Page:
Dem candidate has Hawley served subpoena at CPAC

Sen. Josh HawleyJoshua (Josh) David HawleyHillicon Valley: Mueller report coming Thursday | YouTube adds 9/11 info to Notre Dame fire video | New details on case against Assange | Thousands sign petition to ban Trump on social media | Conservatives side with big tech in GOP fight Conservative groups defend tech from GOP crackdown Pelosi puts tech on notice with warning of 'new era' in regulation MORE (R-Mo.) was served a subpoena Friday as he exited the stage at the Conservative Political Action Conference (CPAC).

The subpoena was served at the request of a Democratic operative and candidate for Missouri attorney general who is suing state Gov. Mike Parson (R) for records of correspondence between Parson and a political nonprofit.

Hawley served as attorney general in Missouri during the time the documents being requested were sent, though the senator is not named in the lawsuit. Lawyers for the senator are attempting to quash the subpoena.


“We got him. After more than two weeks of evading service, Senator Josh Hawley was personally served with the subpoena at CPAC,” Elad Gross, the Democratic candidate for Missouri attorney general who is suing Parson, tweeted.

Gross told The Kansas City Star that a process server confirmed to him that Hawley was served shortly after he exited the stage at the annual conservative summit.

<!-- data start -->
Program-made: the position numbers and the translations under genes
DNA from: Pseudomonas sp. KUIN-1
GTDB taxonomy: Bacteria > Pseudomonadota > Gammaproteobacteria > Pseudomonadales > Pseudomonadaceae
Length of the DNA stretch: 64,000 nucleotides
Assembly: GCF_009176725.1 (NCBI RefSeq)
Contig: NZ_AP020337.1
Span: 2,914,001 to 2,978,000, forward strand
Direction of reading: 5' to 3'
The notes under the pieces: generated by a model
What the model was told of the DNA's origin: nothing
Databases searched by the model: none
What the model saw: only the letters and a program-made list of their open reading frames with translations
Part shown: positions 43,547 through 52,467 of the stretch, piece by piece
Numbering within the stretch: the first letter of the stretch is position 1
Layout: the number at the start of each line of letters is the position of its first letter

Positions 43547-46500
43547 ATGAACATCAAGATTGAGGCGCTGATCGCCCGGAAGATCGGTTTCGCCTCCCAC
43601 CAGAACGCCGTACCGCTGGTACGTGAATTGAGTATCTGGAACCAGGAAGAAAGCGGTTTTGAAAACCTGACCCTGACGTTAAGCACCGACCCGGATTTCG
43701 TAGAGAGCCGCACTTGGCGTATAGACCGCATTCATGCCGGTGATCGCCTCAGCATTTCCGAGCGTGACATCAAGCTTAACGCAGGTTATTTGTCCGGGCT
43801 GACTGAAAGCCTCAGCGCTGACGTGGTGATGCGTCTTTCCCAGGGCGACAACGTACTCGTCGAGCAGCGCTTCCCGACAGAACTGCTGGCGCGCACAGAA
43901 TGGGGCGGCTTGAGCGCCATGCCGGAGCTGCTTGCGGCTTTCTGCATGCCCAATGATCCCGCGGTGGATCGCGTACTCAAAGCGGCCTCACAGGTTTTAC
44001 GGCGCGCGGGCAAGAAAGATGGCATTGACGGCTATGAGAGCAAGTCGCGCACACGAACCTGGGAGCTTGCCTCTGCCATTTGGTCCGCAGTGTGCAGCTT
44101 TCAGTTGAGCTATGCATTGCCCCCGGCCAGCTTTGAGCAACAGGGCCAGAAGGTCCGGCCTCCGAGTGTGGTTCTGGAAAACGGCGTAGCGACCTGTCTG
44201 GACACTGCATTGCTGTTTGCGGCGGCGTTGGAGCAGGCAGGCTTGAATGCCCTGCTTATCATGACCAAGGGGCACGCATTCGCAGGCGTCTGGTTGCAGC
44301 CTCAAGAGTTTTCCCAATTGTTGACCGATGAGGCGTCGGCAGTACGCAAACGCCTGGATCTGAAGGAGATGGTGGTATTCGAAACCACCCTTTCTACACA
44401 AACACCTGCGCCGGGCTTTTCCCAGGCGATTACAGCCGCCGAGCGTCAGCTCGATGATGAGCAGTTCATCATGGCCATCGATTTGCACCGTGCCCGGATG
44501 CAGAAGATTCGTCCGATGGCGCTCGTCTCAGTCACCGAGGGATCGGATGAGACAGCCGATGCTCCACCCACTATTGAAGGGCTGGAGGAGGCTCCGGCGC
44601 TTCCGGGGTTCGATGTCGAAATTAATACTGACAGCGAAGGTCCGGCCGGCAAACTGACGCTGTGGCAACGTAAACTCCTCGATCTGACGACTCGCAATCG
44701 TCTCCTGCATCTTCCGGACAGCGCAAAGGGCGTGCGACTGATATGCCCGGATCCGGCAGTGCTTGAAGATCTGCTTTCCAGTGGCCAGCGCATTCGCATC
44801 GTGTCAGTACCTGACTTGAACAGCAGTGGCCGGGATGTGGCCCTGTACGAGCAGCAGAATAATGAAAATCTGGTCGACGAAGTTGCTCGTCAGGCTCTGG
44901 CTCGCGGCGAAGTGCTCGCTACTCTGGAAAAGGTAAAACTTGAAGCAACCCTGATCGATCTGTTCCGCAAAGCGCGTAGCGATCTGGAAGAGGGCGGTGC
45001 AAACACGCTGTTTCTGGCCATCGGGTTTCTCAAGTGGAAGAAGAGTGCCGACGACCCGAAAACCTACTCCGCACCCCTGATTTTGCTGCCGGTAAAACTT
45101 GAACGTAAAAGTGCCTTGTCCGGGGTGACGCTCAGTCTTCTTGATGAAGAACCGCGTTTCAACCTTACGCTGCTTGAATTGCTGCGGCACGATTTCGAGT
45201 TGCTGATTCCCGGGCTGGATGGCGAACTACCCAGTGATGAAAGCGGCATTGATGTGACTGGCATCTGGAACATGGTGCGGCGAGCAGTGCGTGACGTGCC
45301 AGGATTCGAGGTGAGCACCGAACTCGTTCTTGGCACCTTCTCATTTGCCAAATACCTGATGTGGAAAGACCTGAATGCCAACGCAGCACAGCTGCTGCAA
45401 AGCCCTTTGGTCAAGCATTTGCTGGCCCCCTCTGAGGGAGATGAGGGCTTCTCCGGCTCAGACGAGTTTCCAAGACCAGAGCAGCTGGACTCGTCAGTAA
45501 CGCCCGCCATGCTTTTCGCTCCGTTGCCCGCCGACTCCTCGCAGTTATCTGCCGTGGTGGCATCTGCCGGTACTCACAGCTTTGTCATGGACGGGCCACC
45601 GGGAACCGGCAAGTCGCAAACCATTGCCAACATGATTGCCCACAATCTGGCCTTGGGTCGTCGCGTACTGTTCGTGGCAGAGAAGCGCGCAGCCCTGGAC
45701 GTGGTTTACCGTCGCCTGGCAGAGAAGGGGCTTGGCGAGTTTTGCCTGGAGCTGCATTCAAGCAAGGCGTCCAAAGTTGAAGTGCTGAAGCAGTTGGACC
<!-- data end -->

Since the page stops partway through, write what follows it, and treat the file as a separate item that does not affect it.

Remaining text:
“This is another political stunt by a political candidate,” Kelli Ford, Hawley’s spokesperson, said in a statement to The Hill. “The reality is that Mr. Gross has been evading a court date to discuss the matter.”

"It’s unfortunate that Democrat operatives continue to misuse our courts of law for political purposes. It’s a frivolous request. He isn't party to the lawsuit,” she noted, echoing a statement released last month.

Gross has a history of criticizing Hawley going back to his campaign last year. He's also donated money to a series of Democratic politicians and supported former Sen. Claire McCaskillClaire Conner McCaskillBig Dem names show little interest in Senate Gillibrand, Grassley reintroduce campus sexual assault bill Endorsements? Biden can't count on a flood from the Senate MORE (D-Mo.), whom Hawley defeated in November.

The subpoena was first issued last month to get Hawley’s testimony about the state's handling of Missouri’s Sunshine Law while he was state attorney general. The law states that “it is the public policy of this state that meetings, records, votes, actions, and deliberations of public governmental bodies be open to the public unless otherwise provided by law.”

— This story was updated March 2 at 11:15 a.m. with additional information